Bitcoin continues to blaze a trail in the crypto space.
And it just just took another step in its quest to become a respected asset class.
Plenty of folks remain unconvinced bitcoin is actual money. And some skeptics continue to call it a scam.
But based on the latest announcement by Coinbase—one of the largest regulated crypto exchanges in the world—it’s getting harder to doubt bitcoin’s status as a financial asset.
In short, it sure acts a lot like money. And it continues to expand into areas previously reserved for “traditional” financial assets.
Today, I explain why this move by Coinbase is a win-win for exchanges and investors.
A couple of weeks ago, Coinbase announced it would allow customers to borrow U.S. dollars using bitcoin as collateral. Customers who own bitcoin can borrow cash up to 30% of the value of the bitcoin holdings in their Coinbase account.
This is a valuable feature for any bitcoin owner who needs cash for any reason. Instead of having to sell their crypto holdings for U.S. dollars, they can simply borrow the cash they need. The loan is secured by their bitcoin, which acts as collateral.
Collateralized loans aren’t anything new. As most readers probably know, borrowing money is a basic service in the financial industry. Most banks and similar institutions are happy to issue credit backed by a person’s assets, whether it’s their house or a portfolio of stocks.
This is a huge move in securing bitcoin’s status as a legitimate and valuable financial asset.
In many cases, taking out a small loan can be a better option than simply selling assets for cash. When you sell an asset, you incur a capital loss or gain. That’s a taxable transaction. And selling an asset also brings opportunity cost into play. Most bitcoin owners are long-term holders; they don’t want to risk missing out on the gains if bitcoin moves higher.
Coinbase offered more details about the program in a blog post last month. It said, “We hear from customers that they need cash for expenses like home renovations or car repairs, but they do not want to prematurely sell their crypto, or take out high-interest loans that could come with 20%+ APR.”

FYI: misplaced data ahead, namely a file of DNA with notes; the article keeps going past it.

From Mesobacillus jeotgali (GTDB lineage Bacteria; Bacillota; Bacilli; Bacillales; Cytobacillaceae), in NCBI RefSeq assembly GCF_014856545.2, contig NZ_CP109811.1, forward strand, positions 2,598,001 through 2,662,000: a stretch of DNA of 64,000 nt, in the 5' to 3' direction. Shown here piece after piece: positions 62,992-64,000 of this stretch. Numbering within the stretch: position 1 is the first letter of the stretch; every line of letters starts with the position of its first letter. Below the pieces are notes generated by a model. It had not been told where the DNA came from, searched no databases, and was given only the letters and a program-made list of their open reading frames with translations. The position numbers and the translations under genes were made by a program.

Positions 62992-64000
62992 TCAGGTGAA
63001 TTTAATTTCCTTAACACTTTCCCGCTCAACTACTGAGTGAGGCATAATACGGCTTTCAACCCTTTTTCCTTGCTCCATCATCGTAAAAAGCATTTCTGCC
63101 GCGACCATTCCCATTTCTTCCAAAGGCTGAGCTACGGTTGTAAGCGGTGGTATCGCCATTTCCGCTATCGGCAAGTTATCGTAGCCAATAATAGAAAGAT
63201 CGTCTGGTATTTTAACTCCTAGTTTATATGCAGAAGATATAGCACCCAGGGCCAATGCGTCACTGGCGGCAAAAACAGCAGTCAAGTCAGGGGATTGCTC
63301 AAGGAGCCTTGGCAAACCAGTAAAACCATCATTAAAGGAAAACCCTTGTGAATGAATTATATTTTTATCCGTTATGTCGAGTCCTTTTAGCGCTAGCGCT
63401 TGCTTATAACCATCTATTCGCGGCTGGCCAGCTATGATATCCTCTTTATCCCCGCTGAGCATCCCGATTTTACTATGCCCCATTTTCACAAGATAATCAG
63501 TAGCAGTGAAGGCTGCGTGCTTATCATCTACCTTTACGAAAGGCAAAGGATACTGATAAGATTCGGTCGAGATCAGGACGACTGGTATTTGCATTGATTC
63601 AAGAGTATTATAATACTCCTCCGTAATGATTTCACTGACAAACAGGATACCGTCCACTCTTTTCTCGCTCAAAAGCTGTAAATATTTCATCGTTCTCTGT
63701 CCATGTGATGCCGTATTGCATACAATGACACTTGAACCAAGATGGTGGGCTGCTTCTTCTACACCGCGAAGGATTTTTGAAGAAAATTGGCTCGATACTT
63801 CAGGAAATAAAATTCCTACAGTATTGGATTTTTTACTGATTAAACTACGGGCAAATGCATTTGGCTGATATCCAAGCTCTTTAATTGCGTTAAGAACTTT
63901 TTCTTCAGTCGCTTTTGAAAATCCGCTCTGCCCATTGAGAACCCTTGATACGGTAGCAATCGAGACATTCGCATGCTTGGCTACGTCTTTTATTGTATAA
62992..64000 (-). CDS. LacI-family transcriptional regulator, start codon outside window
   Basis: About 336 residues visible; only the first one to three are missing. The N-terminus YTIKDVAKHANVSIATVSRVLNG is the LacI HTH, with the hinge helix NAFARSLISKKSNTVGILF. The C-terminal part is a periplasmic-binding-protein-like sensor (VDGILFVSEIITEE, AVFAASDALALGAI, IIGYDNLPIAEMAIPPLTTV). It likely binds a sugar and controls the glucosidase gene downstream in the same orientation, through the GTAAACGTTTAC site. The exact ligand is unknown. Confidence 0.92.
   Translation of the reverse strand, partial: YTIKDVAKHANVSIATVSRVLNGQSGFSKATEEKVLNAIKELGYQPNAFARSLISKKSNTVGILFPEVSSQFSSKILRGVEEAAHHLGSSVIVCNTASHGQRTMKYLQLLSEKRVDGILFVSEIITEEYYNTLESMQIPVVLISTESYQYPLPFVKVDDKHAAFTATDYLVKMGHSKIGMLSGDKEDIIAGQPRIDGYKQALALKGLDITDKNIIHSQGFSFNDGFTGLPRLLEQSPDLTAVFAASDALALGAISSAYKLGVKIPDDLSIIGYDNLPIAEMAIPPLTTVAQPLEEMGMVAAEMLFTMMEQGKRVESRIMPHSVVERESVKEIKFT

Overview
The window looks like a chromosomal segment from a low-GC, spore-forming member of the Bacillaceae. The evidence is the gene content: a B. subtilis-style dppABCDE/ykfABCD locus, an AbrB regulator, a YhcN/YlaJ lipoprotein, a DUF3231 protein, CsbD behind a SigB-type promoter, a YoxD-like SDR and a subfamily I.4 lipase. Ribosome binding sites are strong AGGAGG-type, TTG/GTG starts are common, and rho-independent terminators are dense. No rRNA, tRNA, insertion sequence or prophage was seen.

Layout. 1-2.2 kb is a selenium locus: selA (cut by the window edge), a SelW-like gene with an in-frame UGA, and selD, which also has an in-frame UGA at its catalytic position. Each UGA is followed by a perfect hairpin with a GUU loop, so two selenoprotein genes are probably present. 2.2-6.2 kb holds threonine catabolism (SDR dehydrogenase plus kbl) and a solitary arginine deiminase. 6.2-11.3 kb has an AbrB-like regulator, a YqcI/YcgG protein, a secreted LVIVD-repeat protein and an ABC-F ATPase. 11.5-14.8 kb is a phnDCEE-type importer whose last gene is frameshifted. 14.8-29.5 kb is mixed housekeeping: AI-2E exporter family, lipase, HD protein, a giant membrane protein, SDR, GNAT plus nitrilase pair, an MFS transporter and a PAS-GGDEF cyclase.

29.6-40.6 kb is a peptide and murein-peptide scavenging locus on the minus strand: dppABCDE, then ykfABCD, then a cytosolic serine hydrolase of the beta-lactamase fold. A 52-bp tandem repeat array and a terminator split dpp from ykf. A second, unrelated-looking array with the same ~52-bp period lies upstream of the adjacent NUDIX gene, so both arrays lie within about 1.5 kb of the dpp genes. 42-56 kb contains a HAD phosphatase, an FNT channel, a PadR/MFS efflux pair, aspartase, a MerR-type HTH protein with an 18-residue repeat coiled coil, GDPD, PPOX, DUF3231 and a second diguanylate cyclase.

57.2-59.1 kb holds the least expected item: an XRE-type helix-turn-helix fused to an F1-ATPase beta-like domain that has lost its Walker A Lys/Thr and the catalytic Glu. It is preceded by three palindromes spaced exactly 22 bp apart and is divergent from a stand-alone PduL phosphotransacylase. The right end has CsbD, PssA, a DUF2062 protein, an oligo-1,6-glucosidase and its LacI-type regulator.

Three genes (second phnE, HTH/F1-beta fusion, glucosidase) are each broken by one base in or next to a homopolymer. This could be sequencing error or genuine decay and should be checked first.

Customers across 13 states can join a waitlist to participate in the new program, which will start within a couple of months. Participants will be able to borrow up to 30% of their bitcoin holdings, up to $20,000. Coinbase will charge 8% interest on 1-year loans. Borrowers will pay interest on a monthly basis and owe the principal (the borrowed amount) after 12 months.
While 8% isn’t a bargain, it’s a much better option than high-interest loans like credit cards, which often charge interest of over 20% per year.
The most important takeaway here is that bitcoin continues to push into the same “use cases” as other financial assets. The more companies that follow Coinbase’s example, the more established bitcoin will become.
Keep in mind—bitcoin is already accepted as payment by businesses all over the world, including major companies like Microsoft, Overstock.com, Starbucks, and more. It seems like, each day, we see new individuals, brokerages, institutions, and hedge funds coming around to owning or trading this new asset class.
If you’re long bitcoin and need cash, you should check out the new Coinbase program. It will give customers the flexibility to keep ownership of their bitcoin while addressing their cash needs.
And on the exchange side, companies like Coinbase will benefit from the revenue stream created by customers’ interest payments. It’s a win-win for the entire crypto space.
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